While some of you have been working hard at making those resolutions habit, Apple Crisp and I spent the first few days of 2016 stuck in our Costa Rican adventures. We came back a little tired from 17 hours of travel, but thankfully with a hint of a tan, without some of that holiday bloat and with a new refreshed perspective on life.
Costa Rica. Let’s talk about it.
Photos courtesy of Pure Trek
It’s been on my list for a few years ever since more and more of my friends have been going but kept getting pushed to the bottom because…my list is long. Also, it’s tropical and my friends know well and good that I don’t do tropical vacations, unless they want to hear me complain endlessly about how hot I am.
Yeah, I really am that bad.
Anyway, Apple Crisp (“AC”) first suggested we go about 6 months ago, which was sort of a big deal since it was her first time away from home without her two darling boys (and one darling husband) since the former two arrived in this world four years ago. Given the gravity of the situation, this really needed to be a vacation worth our while.
After some research, we decided to stay at Rancho Margot, an eco resort up in the rainforesty parts, about a windy 3.5 hour drive from San Jose. We figured that if we just wanted to sit on a beach at an all-inclusive, we might as well go to Mexico. Costa Rica and Rancho Margot seemed to offer something different…and it really did. Here are some of the lessons learned on The Hungary Buddha Goes to Costa Rica.
1. Costa Rica is not Mexico. Nor is it the Caribbean. Really, nothing like it. It’s it’s own wonderful beast.
The landscape was nothing like I’d ever seen. AC noted that it reminded her of Hawaii, but at the same time, was much stood on its own two feet. We didn’t go near the beaches and stayed pretty much inland, as a result found ourselves immersed in the rainforest. As a result, it wasn’t really hot or cold. It’s a weird concept to grasp, but the temperature was perfect. Says the girl that abhors the heat. BUT, it was damp. Very very damp. After three days on the balcony, the clothes did not dry.
2. Costa Rica practices what it preaches.
We all talk/hear about being good citizens of the planet, but do we ever really do it? Both AC and I got the general impression that Costa Rica is very eco-conscious, and the farm at Rancho Margot is a model is self-sustainability. Everything we ate, the ranch grew. They used poop to make methane to heat the water. And let vegetation grow on roofs to keep everything cool. And the sun to dry everything. It was truly fascinating.
3. Don’t visit an attraction called the Hanging Bridges if you’re afraid of heights.
We were fine, but some people…
4. When signing up for waterfall canyoning, be sure you know exactly what waterfall canyoning is.
AC, like most of my friends, is a little bit of a daredevil. She pushes her limits and as a result I often go along for the ride. In case you don’t know, waterfall canyoning (or repelling) is strapping oneself to ropes as you zoom down off cliffs and through waterfalls after hiking through the forest. Oh, and there’s a mini zip and a free fall.
This was all news to her until we were lined up to go down repel #1. I was admittedly freaked out myself but after that first go, I stopped smiling the weird nervous smile and was hooting and hollering the whole way down. It was THE BEST TIME.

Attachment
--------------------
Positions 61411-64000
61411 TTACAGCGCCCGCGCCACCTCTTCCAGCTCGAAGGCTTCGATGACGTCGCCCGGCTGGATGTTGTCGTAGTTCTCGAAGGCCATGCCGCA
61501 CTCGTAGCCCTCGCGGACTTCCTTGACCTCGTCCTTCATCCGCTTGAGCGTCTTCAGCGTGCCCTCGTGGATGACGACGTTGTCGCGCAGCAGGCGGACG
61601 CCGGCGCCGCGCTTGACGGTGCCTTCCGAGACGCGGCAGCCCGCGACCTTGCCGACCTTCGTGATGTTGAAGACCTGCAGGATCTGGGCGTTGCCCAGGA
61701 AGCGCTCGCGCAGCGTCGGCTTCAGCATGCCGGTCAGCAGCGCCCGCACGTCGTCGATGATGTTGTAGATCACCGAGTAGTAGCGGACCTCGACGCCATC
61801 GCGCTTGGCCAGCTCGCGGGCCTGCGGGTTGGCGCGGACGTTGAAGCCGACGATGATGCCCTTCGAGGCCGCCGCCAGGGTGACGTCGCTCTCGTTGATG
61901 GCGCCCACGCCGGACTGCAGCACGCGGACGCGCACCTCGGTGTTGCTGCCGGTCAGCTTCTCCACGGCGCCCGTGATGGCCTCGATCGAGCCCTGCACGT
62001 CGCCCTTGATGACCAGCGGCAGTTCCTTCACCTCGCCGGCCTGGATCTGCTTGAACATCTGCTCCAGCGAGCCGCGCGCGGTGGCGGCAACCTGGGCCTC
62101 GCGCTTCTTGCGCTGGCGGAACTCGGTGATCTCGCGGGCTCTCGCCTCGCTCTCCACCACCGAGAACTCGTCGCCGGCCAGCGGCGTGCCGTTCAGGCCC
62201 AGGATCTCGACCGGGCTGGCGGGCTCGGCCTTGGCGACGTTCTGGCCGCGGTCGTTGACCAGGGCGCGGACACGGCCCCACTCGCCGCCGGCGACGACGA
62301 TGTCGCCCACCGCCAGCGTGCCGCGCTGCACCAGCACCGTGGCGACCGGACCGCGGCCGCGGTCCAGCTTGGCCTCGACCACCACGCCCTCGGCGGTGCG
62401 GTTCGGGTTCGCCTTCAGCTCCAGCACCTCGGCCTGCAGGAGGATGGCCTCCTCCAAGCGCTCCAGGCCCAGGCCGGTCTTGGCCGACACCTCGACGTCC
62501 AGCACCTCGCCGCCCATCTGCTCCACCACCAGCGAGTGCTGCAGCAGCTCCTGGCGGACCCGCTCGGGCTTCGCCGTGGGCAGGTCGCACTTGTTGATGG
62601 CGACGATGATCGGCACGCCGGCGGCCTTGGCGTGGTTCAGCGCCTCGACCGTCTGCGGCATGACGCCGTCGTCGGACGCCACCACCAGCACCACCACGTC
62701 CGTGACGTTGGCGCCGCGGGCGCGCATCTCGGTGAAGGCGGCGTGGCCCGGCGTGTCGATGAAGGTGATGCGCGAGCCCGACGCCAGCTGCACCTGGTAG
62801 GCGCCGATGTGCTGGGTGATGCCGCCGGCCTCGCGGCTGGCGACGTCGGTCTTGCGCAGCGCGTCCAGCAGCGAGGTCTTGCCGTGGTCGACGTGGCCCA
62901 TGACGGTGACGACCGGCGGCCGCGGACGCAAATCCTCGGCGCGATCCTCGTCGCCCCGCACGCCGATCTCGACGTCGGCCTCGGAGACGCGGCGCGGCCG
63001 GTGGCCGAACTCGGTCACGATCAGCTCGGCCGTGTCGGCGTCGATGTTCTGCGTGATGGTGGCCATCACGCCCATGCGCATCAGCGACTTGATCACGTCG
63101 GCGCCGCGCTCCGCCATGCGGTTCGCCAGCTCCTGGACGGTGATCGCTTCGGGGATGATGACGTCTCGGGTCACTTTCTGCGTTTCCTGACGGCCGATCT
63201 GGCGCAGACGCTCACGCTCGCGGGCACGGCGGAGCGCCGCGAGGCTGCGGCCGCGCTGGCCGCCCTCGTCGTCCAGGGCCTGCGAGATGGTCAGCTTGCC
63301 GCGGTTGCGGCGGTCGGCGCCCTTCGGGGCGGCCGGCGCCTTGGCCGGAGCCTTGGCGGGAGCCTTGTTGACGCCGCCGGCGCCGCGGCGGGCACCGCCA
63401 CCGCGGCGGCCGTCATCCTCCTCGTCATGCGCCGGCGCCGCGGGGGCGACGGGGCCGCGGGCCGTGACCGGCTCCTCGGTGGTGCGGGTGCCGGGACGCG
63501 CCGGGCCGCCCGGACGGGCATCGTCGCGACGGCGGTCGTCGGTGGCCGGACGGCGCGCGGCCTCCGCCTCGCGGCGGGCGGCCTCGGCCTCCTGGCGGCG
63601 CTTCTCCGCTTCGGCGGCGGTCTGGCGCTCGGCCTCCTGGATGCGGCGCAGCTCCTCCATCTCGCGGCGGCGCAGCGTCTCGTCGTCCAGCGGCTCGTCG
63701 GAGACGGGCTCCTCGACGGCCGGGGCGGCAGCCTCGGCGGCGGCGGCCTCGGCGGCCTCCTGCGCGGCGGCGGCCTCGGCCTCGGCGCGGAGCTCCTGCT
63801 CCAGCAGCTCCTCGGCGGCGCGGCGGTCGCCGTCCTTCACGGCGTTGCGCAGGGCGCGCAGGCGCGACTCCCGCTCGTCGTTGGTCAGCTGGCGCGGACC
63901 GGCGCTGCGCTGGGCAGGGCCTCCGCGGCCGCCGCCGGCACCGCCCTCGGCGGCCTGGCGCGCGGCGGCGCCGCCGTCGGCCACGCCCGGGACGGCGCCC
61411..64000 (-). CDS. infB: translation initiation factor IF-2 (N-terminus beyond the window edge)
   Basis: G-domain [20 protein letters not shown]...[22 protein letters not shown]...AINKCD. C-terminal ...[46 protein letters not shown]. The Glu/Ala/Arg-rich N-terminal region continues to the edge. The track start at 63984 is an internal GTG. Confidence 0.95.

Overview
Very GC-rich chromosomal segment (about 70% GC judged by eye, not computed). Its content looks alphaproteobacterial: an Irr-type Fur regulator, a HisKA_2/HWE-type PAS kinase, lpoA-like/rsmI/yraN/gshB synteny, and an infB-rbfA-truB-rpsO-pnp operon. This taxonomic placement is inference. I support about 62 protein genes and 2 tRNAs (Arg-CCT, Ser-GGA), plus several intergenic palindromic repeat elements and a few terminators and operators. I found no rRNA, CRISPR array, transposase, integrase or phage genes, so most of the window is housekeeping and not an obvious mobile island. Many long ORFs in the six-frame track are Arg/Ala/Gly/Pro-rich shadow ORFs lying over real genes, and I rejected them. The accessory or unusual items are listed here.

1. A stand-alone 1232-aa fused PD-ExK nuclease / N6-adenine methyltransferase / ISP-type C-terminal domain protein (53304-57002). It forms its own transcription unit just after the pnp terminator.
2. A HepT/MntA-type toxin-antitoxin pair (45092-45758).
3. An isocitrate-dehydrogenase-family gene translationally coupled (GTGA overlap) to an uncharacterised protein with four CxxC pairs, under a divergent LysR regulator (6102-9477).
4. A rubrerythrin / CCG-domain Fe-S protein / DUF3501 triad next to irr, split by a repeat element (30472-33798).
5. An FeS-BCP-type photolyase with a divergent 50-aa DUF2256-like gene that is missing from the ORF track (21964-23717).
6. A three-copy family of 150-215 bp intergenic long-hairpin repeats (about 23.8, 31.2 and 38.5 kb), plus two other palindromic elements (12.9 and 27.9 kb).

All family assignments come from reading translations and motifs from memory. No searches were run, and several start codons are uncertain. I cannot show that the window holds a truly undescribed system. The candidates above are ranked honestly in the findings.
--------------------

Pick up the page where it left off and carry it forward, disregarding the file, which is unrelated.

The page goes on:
5. There are no crocodiles in the central part of Costa Rica (but there are on the Pacific side!). However, it’s always good to have a plan.
I’ve mentioned before that alligators and crocodiles are the most fascinating and terrifying thing to me. And as a Florida girl, it’s hard to believe that they just don’t “show up” in any tropical climate. Though it was my idea to sign up for paddle surfing on Lake Arenal, which I was assured had not a single croc, I had my plan in place. Should I see a crocodile, the first thing to do is to freak out. Then, calm down, get down on one’s knees and paddle away quickly, being careful to not hit said crocodile. AC advised against shoving the paddle in its mouth. Good idea.
This was all a moot point, but it’s always good to have a plan.
6. The tastiest thing in Costa Rica was apparently me.
The mosquitos love me. Or hate me, depending on your point of view. I came back looking like I had the chicken pox or some other spotty disease. Repellant was no match, and sleeping under a mosquito net provided little security. After two days I resigned myself to the fact that I was dinner.
7. Costa Rican food is…only okay.
I know you really want to hear about the food. And I really wanted to tell you about the food! Except that the food was…not all that interesting. One good thing about staying at Racho Margot was that all the food was included but not in the massive buffet way often standard at the all-inclusives. After driving and dining around a bit, we realized that we were actually getting a very typical Costa Rican dining experience: rice and beans, chicken, veggies and more rice and beans. However, none were really seasoned all that much or well which was, admittedly disappointing. I’ll stick with Mom’s.
Disclaimer to the above were two lone food things:
First, the coffee. It was truly outstanding. Thought we didn’t get to tour the local coffee plantation, we learned that the beans are not roasted as much as they might be back here. It was so fragrant, and strong. Seriously, I’d fill half of my cup in the morning with leche caliente and the color barely seemed to pale at all. I did bring some home, and it left my backpack with an intoxicating smell.
Second, Salsa Lizano, a condiment native to Costa Rica, and very easy to reproduce at home. In all the blandness, this chili sauce was the one bright spot. More on that later this week.
So there you have it- our sights, sounds and tastes of Costa Rica. If you’ve ever thought about going, consider this your PSA to do so.
Written during trip recovery.